Thursday, May 24, 2012


If I hear the word "stakeholder" out of USTR one more time I’m going to puke.

All throughout last week’s TransPacific Partnership negotiations in Dallas, no word was mentioned more than "stakeholder" – to justify US support for some stances and not others that Washington wants to take.

"Stakeholder" – what does it mean? In practical terms, according to Public Citizen’s Lori Wallach – a "stakeholder" herself – it means someone who is invited to a reception, maybe a lunch and a brief session with US negotiators. And an opportunity to present their own views on the issues in the negotiations.

But there is no real sharing of information, such as a meaningful description of text language on the negotiating table. The latter is reserved for a higher level of "stakeholder" – cleared trade policy advisers.

Ms. Wallach says the cleared advisers number some 1,000 business executives and 10 representatives from labor and a small handful from the environmental sector.

According to the Merriam-Webster dictionary, "stakeholder" means a person entrusted with the stakes of bettors, one that has a stake in an enterprise or one who is involved in or affected by a course of action.

I would rather think that "stakeholder" means the person that holds the stake for another to drive into the heart of a vampire.

Mention "lobbyist" as a synonym for "stakeholder" – as I did during the TPP negotiations – and officials go wild. No, no, no!!! How could I say that. Lobbyists are what we and the President are trying to get away from.

Merriam-Webster defines lobbyist as someone who promotes as a project or secures the passage of legislation by influencing public officials or attempts to influence or sway a public official toward a desired action.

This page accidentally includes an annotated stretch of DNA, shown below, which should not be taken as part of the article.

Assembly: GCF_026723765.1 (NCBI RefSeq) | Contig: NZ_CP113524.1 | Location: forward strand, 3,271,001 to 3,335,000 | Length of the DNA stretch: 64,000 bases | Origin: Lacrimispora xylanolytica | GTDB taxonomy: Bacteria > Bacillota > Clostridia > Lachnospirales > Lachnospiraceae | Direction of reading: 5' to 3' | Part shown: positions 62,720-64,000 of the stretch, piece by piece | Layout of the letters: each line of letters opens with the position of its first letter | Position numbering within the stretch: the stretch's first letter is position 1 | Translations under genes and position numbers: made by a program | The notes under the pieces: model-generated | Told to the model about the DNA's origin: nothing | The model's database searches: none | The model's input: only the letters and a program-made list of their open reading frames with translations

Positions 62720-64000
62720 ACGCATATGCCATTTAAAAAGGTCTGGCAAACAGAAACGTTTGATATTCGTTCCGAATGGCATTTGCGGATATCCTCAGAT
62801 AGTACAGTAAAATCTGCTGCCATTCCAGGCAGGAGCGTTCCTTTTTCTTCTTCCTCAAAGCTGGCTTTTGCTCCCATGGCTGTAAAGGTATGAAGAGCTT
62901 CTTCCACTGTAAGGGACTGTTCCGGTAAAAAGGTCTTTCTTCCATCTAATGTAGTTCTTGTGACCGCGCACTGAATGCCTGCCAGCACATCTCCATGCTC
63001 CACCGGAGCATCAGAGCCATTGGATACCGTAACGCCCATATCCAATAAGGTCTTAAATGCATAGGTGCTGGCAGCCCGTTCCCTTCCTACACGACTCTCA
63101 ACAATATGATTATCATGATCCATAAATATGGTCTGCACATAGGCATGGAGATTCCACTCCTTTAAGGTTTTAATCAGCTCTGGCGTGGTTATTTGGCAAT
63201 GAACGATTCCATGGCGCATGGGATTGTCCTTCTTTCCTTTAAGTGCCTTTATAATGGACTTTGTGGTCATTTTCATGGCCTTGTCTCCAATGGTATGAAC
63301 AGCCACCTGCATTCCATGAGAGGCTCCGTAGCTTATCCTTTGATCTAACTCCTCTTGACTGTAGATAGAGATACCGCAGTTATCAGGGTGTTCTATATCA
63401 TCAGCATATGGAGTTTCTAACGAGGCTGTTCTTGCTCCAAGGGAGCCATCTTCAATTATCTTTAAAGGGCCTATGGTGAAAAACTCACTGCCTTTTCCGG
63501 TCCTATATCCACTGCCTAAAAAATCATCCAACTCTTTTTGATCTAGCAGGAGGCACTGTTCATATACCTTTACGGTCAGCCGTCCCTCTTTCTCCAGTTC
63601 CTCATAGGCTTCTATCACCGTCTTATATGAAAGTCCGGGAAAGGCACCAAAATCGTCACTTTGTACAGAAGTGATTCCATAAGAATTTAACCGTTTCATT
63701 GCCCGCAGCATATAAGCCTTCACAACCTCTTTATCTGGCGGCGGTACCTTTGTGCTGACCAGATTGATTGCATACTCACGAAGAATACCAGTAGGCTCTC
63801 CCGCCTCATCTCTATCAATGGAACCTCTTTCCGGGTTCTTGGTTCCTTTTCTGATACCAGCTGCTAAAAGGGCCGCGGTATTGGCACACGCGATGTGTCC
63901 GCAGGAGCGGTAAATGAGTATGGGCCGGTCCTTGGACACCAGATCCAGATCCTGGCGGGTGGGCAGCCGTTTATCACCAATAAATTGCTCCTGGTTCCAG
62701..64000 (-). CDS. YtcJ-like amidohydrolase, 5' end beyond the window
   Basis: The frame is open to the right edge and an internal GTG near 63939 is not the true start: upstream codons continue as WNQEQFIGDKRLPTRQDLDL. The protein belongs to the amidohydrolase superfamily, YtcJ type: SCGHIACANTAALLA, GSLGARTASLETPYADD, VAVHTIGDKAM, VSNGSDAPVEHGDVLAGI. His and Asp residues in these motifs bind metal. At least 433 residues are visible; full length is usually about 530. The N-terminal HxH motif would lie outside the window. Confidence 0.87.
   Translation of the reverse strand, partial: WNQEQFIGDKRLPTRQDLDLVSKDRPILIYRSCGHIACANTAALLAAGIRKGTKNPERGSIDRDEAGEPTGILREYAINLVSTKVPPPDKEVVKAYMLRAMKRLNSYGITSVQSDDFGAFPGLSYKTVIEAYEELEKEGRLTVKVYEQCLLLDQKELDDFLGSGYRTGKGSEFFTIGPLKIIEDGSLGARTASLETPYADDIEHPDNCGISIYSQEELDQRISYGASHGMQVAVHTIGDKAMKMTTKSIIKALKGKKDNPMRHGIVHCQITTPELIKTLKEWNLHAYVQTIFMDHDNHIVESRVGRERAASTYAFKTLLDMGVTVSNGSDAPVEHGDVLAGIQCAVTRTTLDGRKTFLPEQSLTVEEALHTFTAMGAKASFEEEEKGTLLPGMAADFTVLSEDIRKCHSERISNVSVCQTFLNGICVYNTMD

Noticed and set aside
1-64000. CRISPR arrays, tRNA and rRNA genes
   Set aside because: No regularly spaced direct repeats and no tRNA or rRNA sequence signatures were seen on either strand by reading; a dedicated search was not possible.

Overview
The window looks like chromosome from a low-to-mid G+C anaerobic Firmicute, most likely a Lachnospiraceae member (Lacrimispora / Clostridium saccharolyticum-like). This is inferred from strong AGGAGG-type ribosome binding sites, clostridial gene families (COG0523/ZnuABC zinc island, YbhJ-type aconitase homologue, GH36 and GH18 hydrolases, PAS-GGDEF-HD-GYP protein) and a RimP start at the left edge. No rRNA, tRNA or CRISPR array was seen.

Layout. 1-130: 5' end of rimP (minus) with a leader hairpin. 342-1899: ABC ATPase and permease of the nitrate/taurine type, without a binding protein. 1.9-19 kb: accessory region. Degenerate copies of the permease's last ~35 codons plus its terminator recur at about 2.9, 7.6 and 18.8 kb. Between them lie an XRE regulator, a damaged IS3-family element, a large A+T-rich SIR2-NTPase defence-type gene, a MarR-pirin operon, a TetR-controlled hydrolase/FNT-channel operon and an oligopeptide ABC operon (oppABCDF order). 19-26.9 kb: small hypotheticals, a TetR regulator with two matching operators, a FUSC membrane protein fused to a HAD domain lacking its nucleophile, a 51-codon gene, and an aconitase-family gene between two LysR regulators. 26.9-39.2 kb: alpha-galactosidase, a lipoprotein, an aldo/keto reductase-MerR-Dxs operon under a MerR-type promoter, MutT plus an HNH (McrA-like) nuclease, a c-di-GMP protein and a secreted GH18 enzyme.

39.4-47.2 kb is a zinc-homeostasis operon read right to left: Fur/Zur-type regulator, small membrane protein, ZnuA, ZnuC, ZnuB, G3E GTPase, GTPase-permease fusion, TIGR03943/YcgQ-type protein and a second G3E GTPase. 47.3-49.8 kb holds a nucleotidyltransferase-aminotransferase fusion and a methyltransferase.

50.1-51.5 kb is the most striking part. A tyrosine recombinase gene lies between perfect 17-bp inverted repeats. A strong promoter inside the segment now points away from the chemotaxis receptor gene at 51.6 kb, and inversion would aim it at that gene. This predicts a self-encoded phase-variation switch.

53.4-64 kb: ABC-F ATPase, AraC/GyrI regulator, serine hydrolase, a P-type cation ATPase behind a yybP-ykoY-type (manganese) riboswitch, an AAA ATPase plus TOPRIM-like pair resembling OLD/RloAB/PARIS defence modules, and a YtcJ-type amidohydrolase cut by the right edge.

Actually, the term lobbying grew out of the habit of office seekers in a corrupt post-Civil War Washington to gain access to President Grant – who was in the habit of playing poker in Willard’s Hotel in Washington. They hung around the lobby to gain his attention.

In real terms – according to this Washington reporter of 30 years – stakeholders in Dallas looked a lot like modern-day "K Street" lobbyists in Washington, D.C.

Here’s an idea. Why doesn’t the Administration do what is in the "public interest."

According to the web-based business dictionary "public interest" means the welfare of the general public – in contrast to the selfish interest of a person, group or firm – in which the whole society has a stake and which warrants recognition, promotion and protection by the government and its agencies. That sounds pretty good, but I haven’t heard it from this Administration so far.

The bottom line is that US negotiators should be focusing on what is in the overall interests of the American people, rather than stakeholders like the National Association of Manufactures, the Ford Motor Company, the Motion Pictures Association of America, the Pharmaceutical Research and Manufacturers Association, the National Retail Federation, the US Chamber of Commerce, the National Association of Textile Organizations, the American Apparel and Footwear Association, etcetera, etcetera, etcetera.

Get my point?


Jim Berger

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